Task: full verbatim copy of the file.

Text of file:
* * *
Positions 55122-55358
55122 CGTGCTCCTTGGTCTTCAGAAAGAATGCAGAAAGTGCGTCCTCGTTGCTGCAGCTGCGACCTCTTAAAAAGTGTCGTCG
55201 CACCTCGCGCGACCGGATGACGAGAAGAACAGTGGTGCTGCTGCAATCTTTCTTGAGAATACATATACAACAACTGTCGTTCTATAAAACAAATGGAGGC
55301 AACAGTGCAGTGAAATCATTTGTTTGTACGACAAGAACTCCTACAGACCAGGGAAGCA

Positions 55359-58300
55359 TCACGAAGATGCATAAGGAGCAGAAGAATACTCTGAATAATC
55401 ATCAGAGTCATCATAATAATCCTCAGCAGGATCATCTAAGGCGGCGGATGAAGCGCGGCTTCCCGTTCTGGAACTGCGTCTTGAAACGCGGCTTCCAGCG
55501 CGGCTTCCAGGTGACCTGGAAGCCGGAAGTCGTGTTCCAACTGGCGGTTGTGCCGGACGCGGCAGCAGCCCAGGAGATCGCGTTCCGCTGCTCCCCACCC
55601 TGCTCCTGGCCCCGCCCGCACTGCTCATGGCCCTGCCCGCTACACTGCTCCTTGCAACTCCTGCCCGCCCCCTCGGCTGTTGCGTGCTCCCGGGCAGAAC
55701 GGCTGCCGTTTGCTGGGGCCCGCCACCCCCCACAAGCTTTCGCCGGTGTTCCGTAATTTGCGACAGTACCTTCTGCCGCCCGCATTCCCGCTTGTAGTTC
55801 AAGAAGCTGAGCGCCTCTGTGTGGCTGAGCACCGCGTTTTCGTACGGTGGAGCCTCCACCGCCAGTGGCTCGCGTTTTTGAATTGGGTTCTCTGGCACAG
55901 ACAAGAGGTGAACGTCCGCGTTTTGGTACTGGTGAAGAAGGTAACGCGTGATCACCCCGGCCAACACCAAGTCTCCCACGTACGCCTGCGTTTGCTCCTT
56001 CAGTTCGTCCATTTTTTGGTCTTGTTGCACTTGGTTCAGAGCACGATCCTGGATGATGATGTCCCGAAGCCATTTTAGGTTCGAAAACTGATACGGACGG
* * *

Positions 55122-55358
55122 CGTGCTCCTTGGTCTTCAGAAAGAATGCAGAAAGTGCGTCCTCGTTGCTGCAGCTGCGACCTCTTAAAAAGTGTCGTCG
55201 CACCTCGCGCGACCGGATGACGAGAAGAACAGTGGTGCTGCTGCAATCTTTCTTGAGAATACATATACAACAACTGTCGTTCTATAAAACAAATGGAGGC
55301 AACAGTGCAGTGAAATCATTTGTTTGTACGACAAGAACTCCTACAGACCAGGGAAGCA

Positions 55359-58300
55359 TCACGAAGATGCATAAGGAGCAGAAGAATACTCTGAATAATC
55401 ATCAGAGTCATCATAATAATCCTCAGCAGGATCATCTAAGGCGGCGGATGAAGCGCGGCTTCCCGTTCTGGAACTGCGTCTTGAAACGCGGCTTCCAGCG
55501 CGGCTTCCAGGTGACCTGGAAGCCGGAAGTCGTGTTCCAACTGGCGGTTGTGCCGGACGCGGCAGCAGCCCAGGAGATCGCGTTCCGCTGCTCCCCACCC
55601 TGCTCCTGGCCCCGCCCGCACTGCTCATGGCCCTGCCCGCTACACTGCTCCTTGCAACTCCTGCCCGCCCCCTCGGCTGTTGCGTGCTCCCGGGCAGAAC
55701 GGCTGCCGTTTGCTGGGGCCCGCCACCCCCCACAAGCTTTCGCCGGTGTTCCGTAATTTGCGACAGTACCTTCTGCCGCCCGCATTCCCGCTTGTAGTTC
55801 AAGAAGCTGAGCGCCTCTGTGTGGCTGAGCACCGCGTTTTCGTACGGTGGAGCCTCCACCGCCAGTGGCTCGCGTTTTTGAATTGGGTTCTCTGGCACAG
55901 ACAAGAGGTGAACGTCCGCGTTTTGGTACTGGTGAAGAAGGTAACGCGTGATCACCCCGGCCAACACCAAGTCTCCCACGTACGCCTGCGTTTGCTCCTT
56001 CAGTTCGTCCATTTTTTGGTCTTGTTGCACTTGGTTCAGAGCACGATCCTGGATGATGATGTCCCGAAGCCATTTTAGGTTCGAAAACTGATACGGACGG